Interfaith marriage in Islam

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According to all four schools of Sunni law and Shia law, interfaith marriages are condoned only between a Muslim male and a non-Muslim female from the People of the Book (that is, Christians and Jews) and not vice versa. In many Muslim majority countries, interfaith marriages (apart from marriages of Muslim men to Jewish-or-Christian women) are prohibited, and/or regarded as socially taboo.

In some diaspora societies, interfaith marriages between Muslims and non-Muslims take place at substantial rates, including marriages that contradict the sharia consensus. For example, in the United States, about one in ten Muslim women are married to non-Muslims, including about one in six Muslim women under 40 and about 20% of Muslim women who describe themselves as less devoutly religious.[1]

Marriage of Muslim men to non-Muslim women[edit]

Islamic marriage rules between Muslim men and non-Muslim women are regulated by Islamic principles. There are restrictions to whom a Muslim man can marry which are further explained below.


According to Qur'an (5:5)[2], "This day [all] good foods have been made lawful, and the food of those who were given the Scripture is lawful for you and your food is lawful for them. And [lawful in marriage are] chaste women from among the believers and chaste women from among those who were given the Scripture before you, when you have given them their due compensation, desiring chastity, not unlawful sexual intercourse or taking [secret] lovers. And whoever denies the faith - his work has become worthless, and he, in the Hereafter, will be among the losers". From this verse, it can be understood that Muslim men are allowed to marry non-Muslim women from the People of the Book (i.e. the Jews and Christians).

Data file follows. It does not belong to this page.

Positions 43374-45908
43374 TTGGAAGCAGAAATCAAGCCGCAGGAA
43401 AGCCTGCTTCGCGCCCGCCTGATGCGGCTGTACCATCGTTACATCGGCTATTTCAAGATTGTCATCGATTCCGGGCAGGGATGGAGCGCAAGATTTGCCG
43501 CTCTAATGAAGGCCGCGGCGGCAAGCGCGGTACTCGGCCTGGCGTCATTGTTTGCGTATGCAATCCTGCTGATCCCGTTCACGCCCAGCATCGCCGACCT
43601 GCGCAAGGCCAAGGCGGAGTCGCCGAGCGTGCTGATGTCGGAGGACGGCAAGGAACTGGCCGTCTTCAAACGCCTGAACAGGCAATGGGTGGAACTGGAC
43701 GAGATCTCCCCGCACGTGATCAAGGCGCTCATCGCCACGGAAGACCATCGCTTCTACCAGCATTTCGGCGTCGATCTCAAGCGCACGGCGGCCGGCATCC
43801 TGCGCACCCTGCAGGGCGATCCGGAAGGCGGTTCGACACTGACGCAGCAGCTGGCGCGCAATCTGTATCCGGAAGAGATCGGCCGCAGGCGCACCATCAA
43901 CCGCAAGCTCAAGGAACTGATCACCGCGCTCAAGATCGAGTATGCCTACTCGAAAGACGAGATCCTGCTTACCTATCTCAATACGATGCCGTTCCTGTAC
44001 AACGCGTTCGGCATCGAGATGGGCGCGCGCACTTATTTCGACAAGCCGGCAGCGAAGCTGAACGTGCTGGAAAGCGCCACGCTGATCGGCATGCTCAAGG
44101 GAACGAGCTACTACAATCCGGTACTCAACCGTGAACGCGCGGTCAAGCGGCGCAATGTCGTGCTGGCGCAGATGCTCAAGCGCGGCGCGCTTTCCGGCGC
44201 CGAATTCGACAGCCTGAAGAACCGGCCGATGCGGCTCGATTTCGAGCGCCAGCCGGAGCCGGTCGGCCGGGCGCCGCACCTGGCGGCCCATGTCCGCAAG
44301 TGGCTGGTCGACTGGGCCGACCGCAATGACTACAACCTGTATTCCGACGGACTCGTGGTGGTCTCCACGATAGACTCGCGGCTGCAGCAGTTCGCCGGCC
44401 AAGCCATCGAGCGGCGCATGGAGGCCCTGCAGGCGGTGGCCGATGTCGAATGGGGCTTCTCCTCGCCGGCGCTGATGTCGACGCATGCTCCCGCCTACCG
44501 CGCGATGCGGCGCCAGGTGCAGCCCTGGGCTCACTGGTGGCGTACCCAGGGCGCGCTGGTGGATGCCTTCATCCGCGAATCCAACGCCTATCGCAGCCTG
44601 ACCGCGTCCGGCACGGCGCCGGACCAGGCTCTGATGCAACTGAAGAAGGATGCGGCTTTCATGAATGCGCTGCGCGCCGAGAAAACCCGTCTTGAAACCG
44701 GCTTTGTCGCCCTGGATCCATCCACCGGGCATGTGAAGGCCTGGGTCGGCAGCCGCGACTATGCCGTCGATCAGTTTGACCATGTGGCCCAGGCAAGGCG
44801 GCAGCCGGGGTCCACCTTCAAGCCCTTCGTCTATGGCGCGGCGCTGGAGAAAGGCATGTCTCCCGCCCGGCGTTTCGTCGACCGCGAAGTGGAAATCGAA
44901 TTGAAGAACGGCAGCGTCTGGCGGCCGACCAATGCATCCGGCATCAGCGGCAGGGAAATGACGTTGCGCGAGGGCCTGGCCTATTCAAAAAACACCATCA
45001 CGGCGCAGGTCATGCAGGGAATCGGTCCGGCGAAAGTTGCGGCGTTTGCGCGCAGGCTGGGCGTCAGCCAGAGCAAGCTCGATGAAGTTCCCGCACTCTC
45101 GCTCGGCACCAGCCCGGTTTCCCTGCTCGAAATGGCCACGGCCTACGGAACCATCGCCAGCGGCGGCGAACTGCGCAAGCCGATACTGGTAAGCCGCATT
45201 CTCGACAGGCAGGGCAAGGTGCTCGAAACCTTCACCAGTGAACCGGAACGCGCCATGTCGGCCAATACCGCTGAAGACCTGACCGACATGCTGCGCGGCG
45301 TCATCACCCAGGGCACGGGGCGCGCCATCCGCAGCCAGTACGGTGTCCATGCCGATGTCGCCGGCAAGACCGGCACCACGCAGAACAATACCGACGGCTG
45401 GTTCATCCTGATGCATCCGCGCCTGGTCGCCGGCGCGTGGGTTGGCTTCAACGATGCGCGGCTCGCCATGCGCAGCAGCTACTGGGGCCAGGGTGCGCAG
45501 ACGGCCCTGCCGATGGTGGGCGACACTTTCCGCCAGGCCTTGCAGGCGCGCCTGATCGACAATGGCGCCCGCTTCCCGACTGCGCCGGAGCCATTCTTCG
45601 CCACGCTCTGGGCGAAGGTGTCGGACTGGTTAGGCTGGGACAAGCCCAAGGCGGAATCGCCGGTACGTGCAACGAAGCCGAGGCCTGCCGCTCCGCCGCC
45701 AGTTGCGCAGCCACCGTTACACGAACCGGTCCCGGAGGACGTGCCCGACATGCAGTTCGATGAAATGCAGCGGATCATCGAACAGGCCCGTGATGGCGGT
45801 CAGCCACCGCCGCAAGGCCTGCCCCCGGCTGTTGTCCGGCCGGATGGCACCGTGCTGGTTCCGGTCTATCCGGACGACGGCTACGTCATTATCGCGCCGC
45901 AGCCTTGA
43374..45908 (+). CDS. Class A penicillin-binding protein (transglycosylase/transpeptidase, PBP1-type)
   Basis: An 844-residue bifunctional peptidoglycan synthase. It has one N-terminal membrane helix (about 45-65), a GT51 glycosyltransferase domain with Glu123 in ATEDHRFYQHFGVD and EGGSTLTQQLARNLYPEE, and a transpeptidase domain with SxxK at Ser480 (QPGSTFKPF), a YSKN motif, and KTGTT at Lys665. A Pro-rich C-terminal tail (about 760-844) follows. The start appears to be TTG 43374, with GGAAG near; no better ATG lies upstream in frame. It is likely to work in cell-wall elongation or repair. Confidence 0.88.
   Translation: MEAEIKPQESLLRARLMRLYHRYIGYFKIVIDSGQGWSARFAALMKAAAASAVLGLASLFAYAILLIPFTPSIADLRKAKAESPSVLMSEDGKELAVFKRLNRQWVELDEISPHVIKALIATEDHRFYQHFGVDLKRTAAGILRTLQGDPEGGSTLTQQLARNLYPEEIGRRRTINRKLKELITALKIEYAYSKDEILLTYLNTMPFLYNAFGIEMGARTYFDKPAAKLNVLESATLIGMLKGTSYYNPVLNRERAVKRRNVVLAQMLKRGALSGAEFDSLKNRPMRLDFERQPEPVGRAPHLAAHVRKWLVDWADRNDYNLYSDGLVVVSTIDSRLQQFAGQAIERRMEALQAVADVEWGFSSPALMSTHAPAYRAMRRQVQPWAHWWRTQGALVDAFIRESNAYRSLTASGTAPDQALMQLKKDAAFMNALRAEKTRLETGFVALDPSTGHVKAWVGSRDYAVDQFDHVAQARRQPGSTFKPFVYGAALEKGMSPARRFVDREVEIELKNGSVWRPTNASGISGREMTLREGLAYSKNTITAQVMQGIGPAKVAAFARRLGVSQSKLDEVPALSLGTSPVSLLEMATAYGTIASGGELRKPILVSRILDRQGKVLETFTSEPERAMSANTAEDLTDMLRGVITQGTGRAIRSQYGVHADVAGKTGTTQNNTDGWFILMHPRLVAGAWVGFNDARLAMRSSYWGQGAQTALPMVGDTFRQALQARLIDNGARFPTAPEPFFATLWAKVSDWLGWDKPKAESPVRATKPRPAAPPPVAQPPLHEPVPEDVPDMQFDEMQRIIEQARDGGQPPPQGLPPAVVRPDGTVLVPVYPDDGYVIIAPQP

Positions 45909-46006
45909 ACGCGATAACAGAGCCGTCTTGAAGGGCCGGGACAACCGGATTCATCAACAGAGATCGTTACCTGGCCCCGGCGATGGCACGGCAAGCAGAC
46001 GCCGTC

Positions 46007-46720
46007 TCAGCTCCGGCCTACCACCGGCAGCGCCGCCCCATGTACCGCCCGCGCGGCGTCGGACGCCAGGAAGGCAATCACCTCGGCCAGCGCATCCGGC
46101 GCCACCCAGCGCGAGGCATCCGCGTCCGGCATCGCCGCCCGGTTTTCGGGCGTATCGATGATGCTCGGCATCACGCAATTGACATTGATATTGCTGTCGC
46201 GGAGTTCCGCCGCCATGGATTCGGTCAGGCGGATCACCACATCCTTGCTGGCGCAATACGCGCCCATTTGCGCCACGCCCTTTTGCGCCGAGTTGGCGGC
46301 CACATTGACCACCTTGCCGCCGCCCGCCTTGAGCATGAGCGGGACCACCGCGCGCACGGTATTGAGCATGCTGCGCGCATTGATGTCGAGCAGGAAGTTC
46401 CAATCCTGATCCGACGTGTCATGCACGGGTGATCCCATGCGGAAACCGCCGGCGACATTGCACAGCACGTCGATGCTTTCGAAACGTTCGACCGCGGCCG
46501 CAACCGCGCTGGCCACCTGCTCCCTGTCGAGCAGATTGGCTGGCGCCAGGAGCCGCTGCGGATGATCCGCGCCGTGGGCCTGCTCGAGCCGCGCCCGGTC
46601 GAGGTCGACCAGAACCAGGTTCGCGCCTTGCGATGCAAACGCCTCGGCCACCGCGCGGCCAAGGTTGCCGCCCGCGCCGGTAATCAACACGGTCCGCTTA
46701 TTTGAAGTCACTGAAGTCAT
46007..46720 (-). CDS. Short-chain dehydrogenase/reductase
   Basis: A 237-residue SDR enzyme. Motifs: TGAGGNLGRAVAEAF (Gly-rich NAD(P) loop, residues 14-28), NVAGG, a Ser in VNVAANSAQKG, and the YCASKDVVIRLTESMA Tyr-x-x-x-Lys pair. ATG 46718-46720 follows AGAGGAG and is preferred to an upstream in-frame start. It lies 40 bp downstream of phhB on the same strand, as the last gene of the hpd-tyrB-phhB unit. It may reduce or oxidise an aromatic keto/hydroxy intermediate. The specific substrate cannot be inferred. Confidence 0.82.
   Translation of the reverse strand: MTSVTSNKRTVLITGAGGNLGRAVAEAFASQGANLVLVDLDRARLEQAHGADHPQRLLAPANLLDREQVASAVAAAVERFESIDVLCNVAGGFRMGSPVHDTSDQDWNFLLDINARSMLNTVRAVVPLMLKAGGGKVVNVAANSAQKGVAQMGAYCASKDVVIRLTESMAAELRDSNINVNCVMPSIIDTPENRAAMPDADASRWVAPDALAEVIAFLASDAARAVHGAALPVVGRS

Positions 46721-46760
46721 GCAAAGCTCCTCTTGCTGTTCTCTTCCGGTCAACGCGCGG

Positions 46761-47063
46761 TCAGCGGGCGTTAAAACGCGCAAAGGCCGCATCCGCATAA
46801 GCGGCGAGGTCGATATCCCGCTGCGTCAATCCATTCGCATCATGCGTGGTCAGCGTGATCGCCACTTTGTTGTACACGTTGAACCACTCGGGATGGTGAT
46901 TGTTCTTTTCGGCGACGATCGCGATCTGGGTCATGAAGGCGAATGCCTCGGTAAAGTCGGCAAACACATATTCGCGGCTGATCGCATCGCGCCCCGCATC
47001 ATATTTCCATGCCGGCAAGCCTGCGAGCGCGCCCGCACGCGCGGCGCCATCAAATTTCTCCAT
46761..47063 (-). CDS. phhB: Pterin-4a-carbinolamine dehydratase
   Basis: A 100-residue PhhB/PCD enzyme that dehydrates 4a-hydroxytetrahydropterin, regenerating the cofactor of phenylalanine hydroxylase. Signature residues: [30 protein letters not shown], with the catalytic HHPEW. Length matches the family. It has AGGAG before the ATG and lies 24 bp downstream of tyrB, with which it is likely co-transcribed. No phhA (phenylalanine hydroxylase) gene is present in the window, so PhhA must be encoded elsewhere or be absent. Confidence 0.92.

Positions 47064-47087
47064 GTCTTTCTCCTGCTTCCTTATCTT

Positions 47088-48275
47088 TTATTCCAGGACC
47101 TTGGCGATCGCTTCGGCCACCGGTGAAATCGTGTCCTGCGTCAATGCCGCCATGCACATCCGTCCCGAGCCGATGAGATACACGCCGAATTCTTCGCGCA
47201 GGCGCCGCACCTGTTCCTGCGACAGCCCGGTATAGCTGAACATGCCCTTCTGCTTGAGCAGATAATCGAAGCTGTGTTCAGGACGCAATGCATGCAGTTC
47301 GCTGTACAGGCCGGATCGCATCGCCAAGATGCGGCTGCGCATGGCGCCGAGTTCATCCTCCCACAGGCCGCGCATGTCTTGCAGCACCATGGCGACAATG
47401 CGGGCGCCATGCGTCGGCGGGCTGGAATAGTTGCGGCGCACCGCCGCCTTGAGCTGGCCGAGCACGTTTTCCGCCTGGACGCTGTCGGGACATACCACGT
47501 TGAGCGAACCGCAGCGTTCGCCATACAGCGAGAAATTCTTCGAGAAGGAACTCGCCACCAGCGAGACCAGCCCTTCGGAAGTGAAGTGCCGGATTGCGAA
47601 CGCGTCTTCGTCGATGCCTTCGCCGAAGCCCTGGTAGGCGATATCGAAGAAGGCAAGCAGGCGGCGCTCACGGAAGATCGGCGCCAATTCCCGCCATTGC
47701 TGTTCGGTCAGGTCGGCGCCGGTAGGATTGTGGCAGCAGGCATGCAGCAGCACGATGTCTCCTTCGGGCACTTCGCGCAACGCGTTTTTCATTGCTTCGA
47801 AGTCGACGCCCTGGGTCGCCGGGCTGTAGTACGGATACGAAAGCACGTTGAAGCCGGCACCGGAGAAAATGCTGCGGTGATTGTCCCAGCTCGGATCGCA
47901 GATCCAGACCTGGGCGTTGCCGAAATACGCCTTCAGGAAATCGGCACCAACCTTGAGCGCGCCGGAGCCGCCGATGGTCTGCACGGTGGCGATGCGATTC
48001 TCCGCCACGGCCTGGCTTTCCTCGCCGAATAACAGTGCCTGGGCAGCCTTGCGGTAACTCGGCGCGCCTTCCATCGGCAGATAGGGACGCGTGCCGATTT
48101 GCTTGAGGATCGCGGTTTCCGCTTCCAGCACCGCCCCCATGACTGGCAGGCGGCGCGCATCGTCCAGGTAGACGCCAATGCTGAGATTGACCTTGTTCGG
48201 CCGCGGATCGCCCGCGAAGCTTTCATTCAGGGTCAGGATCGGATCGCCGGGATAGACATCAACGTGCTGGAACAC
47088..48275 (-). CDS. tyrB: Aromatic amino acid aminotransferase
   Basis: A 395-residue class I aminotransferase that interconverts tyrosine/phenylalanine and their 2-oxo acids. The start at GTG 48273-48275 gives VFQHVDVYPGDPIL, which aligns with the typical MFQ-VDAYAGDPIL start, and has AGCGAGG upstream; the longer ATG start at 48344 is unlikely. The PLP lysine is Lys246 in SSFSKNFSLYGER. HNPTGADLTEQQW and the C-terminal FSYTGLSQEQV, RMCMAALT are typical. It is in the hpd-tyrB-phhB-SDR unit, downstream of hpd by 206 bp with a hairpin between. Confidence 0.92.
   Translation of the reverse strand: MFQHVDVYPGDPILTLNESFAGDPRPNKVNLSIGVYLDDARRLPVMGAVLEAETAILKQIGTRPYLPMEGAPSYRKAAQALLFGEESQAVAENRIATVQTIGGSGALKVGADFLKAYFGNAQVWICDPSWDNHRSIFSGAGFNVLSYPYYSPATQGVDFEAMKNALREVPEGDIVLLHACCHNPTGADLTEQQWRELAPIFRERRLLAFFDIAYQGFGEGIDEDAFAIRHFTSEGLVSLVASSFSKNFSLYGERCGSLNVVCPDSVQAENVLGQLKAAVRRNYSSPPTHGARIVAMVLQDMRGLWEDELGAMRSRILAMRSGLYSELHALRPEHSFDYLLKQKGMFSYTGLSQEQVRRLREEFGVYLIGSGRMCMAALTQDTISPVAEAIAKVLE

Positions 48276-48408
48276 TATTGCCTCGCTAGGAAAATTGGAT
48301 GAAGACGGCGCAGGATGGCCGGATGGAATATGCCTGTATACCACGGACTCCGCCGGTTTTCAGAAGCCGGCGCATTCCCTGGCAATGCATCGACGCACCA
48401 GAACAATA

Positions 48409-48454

However, the Quran (2:221)[3] also states, "And do not marry Polytheist women until they believe, And a believing slave woman is better than a Polytheist women, even though she might please you. And do not marry Polytheist men [to your women] until they believe. And a believing slave is better than a Polytheist men, even though he might please you. Those invite [you] to the Fire, but Allah invites to Paradise and to forgiveness, by His permission. And He makes clear His verses to the people that perhaps they may remember". From this verse, it can be understood that Muslim men are not allowed to marry women who associate or similarise Allah with anything.


Having all the above verses taken into account, it can be concluded that Muslim men can marry non-Muslim women with following conditions:

  • Muslim man can marry the women from the People of the Book (i.e. the Jews and Christians)
  • Muslim man cannot marry polytheist women

Marriage of Muslim women to non-Muslim men[edit]

Interfaith marriage between Muslim women and non-Muslim men has been a highly sensitive topic across the Muslim world for centuries, as it is considered to be a violation of Islamic law by the consensus of scholars. Although there are changes, it is still banned in many Muslim societies. While the law permits a Muslim man to marry a non-Muslim woman, it does not allow a Muslim woman to marry a non-Muslim man without proof of his conversion to Islam. Almost all Islamic nations prohibit it. Tunisia is one of the few Muslim majority countries where Muslim women are allowed to marry non-Muslims.[4]

In parts of the diaspora, interfaith marriages between Muslim women and non-Muslims take place at substantial rates, in contradiction to the sharia consensus. For example, in the United States, about 10% of Muslim women are married to non-Muslims.[5]

Conversion to Islam of one spouse in a non-Muslim marriage[edit]

Under Islamic law, if a non-Muslim woman is married to a non-Muslim, and she converts to Islam, the marriage is suspended until her husband converts to Islam. She could, in theory, leave the non-Muslim husband and marry a Muslim one. If the non-Muslim husband does convert a new marriage is not needed. In the Quran, it is said,